Decreasing the Risk of Infection Following Joint Replacement Surgery

Decreasing the Risk of Infection Following Joint Replacement Surgery

At the 2013 American Academy of Orthopedic Surgeons annual meeting in Chicago, IL, March 19 through 23, 2013, there were several papers evaluating ways to decrease infection following joint replacement surgery. These can be lumped into things that the patient can do preoperatively to minimize the risk as well as things surgeons can do intraoperatively and postoperative.

We have taken many of the “best practices” information and tried to educate our patients as to ways they can maximize the outcome after their surgery. Certainly taking an inventory of your skin prior to a joint replacement surgery is important to make sure there are no significant skin lesions or superficial infections. If you have any dental problems, these should be addressed well before surgery so there is no contamination from an oral infection. If you have extra pounds leading to folds around your waist, it is important to make sure that these are clean and free of any type of fungal infection, which can manifest itself as redness in these folds.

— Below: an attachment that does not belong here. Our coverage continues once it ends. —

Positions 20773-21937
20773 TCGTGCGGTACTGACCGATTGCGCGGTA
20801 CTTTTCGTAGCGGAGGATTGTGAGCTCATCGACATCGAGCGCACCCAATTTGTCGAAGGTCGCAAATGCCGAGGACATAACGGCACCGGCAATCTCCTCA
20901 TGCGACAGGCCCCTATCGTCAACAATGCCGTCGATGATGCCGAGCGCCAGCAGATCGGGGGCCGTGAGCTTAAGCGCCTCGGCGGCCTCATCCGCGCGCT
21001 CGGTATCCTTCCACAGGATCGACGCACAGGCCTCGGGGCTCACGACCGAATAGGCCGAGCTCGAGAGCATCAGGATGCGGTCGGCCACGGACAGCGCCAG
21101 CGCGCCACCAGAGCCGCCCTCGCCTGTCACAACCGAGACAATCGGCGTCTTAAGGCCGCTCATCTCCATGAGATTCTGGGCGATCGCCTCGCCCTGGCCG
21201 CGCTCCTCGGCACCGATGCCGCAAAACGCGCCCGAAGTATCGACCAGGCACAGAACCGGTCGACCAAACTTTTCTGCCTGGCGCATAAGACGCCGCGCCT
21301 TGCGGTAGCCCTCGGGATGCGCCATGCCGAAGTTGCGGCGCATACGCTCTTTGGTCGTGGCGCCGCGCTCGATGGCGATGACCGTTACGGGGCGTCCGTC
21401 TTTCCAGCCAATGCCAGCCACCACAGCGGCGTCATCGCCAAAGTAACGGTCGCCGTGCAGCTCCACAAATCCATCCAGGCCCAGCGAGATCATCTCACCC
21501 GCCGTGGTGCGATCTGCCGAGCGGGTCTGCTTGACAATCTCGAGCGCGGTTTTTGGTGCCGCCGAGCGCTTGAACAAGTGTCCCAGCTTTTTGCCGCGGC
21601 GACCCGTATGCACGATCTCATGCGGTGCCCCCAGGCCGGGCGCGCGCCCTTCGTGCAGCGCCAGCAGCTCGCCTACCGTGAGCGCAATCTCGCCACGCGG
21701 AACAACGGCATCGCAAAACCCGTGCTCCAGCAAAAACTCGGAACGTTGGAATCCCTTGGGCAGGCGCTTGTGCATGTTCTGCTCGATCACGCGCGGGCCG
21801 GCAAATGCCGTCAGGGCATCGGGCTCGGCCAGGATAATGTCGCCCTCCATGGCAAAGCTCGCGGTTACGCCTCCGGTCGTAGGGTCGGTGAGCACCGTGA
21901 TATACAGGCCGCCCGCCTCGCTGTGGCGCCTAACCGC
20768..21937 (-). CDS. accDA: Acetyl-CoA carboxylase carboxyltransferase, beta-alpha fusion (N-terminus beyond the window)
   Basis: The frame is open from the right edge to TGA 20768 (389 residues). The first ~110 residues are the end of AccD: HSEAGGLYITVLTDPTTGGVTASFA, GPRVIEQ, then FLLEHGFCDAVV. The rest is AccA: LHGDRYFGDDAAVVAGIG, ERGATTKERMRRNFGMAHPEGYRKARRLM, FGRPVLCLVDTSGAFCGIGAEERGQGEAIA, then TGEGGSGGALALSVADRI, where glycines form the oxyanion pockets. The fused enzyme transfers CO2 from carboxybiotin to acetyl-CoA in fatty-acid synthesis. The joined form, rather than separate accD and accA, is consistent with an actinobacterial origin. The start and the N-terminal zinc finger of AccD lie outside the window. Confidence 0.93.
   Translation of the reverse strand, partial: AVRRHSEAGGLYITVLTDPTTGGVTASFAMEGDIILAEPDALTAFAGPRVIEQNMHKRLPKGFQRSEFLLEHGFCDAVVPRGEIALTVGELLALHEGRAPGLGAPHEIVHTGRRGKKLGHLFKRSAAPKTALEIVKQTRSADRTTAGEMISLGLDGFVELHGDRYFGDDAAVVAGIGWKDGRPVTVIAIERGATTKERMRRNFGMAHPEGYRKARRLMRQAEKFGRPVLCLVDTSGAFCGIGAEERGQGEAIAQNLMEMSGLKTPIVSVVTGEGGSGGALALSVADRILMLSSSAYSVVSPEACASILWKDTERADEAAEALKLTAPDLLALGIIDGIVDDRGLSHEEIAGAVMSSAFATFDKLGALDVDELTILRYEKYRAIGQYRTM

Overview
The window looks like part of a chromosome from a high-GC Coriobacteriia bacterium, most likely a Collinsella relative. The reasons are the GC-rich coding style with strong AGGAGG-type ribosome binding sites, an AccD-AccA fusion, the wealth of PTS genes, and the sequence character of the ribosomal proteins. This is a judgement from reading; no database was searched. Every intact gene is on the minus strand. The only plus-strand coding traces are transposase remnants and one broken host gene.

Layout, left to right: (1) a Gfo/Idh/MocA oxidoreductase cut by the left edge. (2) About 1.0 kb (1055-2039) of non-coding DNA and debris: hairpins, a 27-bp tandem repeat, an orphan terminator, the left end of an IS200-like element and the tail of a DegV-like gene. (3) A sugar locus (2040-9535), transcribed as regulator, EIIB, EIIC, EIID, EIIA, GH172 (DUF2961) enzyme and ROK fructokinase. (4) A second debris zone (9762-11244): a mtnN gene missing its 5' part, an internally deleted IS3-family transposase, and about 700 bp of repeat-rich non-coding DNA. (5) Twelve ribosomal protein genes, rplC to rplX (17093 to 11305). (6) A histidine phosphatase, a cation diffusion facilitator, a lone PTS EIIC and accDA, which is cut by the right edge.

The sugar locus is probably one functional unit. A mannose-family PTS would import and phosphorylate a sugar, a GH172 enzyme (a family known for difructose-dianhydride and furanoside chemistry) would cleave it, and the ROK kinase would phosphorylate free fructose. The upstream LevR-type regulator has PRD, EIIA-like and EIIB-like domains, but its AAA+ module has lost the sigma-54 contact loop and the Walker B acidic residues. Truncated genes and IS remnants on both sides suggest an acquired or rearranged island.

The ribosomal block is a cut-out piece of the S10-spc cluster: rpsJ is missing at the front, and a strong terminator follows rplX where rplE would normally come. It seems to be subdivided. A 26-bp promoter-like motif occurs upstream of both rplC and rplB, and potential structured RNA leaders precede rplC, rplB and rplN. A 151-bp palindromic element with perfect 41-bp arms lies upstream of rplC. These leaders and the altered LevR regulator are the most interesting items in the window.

The day before surgery, many surgeons will have their patient’s cleanse their body with some type of antiseptic soap, washing the area of surgery and the surrounding extremity and the remainder of the body. The morning of surgery, further cleansing of the skin with chlorhexidine wipes can be helpful to decrease the bacterial load prior to surgery. Nasal swabs with dilute Betadine can also be effective in decreasing nasal bacteria. Use of dedicated operating rooms for joint replacement, efficient use of surgical time and careful soft tissue treatment will all help decrease the risk of infection.

Decreasing postoperative blood loss and using appropriate surgical dressings can also help minimize the risk. While the risk can be decreased, the risk of infection cannot be driven to 0 because of multiple factors including the patient’s overall health and their immune system. We try to do everything we can to minimize that risk and patients trying to optimize their health and wellbeing prior to surgery can also help ensure the best possible outcome.

—William P. Barrett, MD